Updated: Mar 24
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A November 2022 British study entitled "Patient Priorities for Research: A Focus Group Study of UK Medical Cannabis Patients" that was published in the journal Complementary Therapies in Clinical Practice stated its primary aim as determining "priorities for research from medical cannabis patients in the United Kingdom."
The study explained that the United Kingdom (U.K.) in November 2018 legalized medical cannabis for prescription under the guidance of a specialist physician. "However, despite changes in legislation, there remains a paucity of high-quality evidence to determine the efficacy and safety of medical cannabis," observed the researchers.
"This is the first study which attempts to assess the research priorities of medical cannabis patients," declared the study's authors.
The design of the study was that of a series of three focus groups held between December 2021 and February 2022 involving 30 patients in the U.K. undergoing active treatment with medical cannabis for health conditions. The study's authors conducted an "inductive thematic analysis" of the patient responses collected during the focus groups.
"The study's analysis of the data collected during the focus groups identified "a total of nine themes and 39 sub-themes within three domains."
The mean age of participants was 45, with 12 females and 18 males, 80 percent of whom were white British. They were recruited from Sapphire Medical Clinics (the first regulated medical cannabis clinic to treat patients across all four nations in the U.K.) via email invitation. Inclusion criteria required participants to be 18 or older and current medical cannabis patients "having at least one prescription documented in their health records within the previous three months."
The study's analysis of the data collected during the focus groups identified "a total of nine themes and 39 sub-themes within three domains: Clinical, Barriers, and Development, as shown in the schematic below.
Interestingly, the study performed an analysis of cannabis research in the United States, United Kingdom, and Canada and "found that the highest proportion of funding was provided toward assessing the adverse effects of cannabis and potential for misuse."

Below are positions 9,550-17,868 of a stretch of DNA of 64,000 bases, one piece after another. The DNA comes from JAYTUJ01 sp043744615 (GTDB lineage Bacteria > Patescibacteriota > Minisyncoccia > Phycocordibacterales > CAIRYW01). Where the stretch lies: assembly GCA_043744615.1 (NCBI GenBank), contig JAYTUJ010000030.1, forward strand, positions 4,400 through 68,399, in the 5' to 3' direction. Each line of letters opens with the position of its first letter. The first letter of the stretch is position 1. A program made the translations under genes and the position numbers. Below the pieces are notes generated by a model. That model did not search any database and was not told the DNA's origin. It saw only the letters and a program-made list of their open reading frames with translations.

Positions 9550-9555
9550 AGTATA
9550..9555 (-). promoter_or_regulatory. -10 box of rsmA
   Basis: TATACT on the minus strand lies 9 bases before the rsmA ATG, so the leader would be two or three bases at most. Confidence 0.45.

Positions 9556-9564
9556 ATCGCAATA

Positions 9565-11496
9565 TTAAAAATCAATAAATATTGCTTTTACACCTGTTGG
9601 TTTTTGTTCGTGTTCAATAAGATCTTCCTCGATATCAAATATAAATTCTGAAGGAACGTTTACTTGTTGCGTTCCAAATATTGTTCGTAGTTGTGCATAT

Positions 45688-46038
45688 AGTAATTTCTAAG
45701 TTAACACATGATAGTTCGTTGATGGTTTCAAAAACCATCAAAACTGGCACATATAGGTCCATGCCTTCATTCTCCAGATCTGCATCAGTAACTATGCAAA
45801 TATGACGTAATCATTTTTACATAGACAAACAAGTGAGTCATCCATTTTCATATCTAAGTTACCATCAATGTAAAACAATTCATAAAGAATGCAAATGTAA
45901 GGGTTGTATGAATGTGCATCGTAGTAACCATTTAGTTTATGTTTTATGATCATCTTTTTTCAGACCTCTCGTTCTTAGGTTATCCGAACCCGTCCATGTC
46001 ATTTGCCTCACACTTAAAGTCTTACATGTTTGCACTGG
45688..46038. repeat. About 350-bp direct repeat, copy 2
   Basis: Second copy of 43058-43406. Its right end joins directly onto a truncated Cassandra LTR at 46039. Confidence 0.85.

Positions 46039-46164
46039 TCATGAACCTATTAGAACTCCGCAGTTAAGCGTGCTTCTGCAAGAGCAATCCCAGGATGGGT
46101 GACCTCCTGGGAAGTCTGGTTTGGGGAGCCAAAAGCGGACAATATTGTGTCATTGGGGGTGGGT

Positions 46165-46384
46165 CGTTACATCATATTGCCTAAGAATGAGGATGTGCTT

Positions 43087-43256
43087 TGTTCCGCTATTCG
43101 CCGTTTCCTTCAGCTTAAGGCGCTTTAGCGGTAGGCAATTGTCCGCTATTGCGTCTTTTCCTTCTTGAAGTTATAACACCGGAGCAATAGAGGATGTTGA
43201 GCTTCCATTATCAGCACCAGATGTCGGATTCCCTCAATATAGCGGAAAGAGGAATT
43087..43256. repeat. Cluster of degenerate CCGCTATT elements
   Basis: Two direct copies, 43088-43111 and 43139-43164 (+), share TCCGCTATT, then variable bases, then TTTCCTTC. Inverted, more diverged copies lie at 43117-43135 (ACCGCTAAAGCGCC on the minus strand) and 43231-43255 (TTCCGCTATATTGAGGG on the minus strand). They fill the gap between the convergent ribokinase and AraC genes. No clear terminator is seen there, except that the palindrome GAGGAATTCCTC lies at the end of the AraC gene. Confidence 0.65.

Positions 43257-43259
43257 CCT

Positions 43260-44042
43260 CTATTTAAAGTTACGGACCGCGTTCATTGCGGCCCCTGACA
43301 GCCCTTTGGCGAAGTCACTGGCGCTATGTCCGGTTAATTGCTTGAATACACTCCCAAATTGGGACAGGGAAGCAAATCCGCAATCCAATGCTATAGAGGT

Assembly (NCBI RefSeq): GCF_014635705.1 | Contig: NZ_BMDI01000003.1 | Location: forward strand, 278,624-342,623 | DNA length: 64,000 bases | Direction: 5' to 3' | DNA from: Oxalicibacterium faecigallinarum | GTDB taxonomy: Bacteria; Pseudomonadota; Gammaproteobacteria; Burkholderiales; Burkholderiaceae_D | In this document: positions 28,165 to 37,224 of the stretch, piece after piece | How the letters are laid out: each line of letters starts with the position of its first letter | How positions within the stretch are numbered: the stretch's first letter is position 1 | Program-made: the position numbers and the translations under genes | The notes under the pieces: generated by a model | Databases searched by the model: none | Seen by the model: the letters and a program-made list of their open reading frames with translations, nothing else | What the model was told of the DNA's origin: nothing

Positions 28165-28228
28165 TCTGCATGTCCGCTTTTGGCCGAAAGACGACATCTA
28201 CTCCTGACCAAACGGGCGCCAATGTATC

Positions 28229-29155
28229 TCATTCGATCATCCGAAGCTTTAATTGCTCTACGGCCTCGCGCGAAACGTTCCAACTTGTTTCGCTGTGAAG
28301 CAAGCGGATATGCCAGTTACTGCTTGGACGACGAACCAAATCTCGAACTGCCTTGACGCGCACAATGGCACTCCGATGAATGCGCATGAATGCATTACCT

Clinical Research Needs
The Clinical domain featured patients expressing their belief that there is a need for more research into potential negative symptoms from medical cannabis, a better understanding of real-world cannabis products available to patients, and the particular conditions and disorders that might most benefit from treatment with medical cannabis. Patients also cited a need for a better understanding of the biochemistry and pharmacology of cannabis and how it interacts with the human body.
"Patient participants identified a number of barriers to medical cannabis research, including healthcare professional attitudes, their lack of knowledge, and the role of stigma."
Barriers to Research
Patient participants identified a number of barriers to medical cannabis research, including healthcare professional attitudes, their lack of knowledge, and the role of stigma. They also said that additional research is necessary regarding the role of medical cannabis in daily living, including potential influences on driving and medicating outside of the house or at work.
Participants identified the need to "advance the development of manufacturing and agriculture," as well importance of identifying "novel strategies to improve availability of medical cannabis." This included home cultivation, irradiation, various aspects of manufacturing, and waste reduction.
Another area identified by participants was the need to better understand "the cannabis plant itself, including its constitutive structures (leaves, roots, flower) and the compounds they contain."
"Clinically, there was a directive toward ensuring that research is either condition- or symptom-specific," reported the scientists, who noted that the highest priority conditions were chronic pain, anxiety, and post-traumatic stress disorder.
The most prominent research priorities for medical cannabis patients were clinical effects on specific conditions, symptoms, or health-related quality of life. In addition, the study found that medical cannabis patients "perceive themselves to be subject to stigma," in both the United Kingdom and also internationally.
"The current funding patterns in the U.K. award a higher proportion of money toward studies that assess the associated harms of cannabis."
The study concluded that, clinically, there is "a directive toward ensuring that research is either condition- or symptom-specific" and that this contrasts with "the current funding patterns in the U.K. which award a higher proportion of [money] toward studies that assess the associated harms of cannabis."
"These findings can help guide both research funders and researchers alike into effectively implementing research which fits within a more patient-centric model," declared the study's authors.
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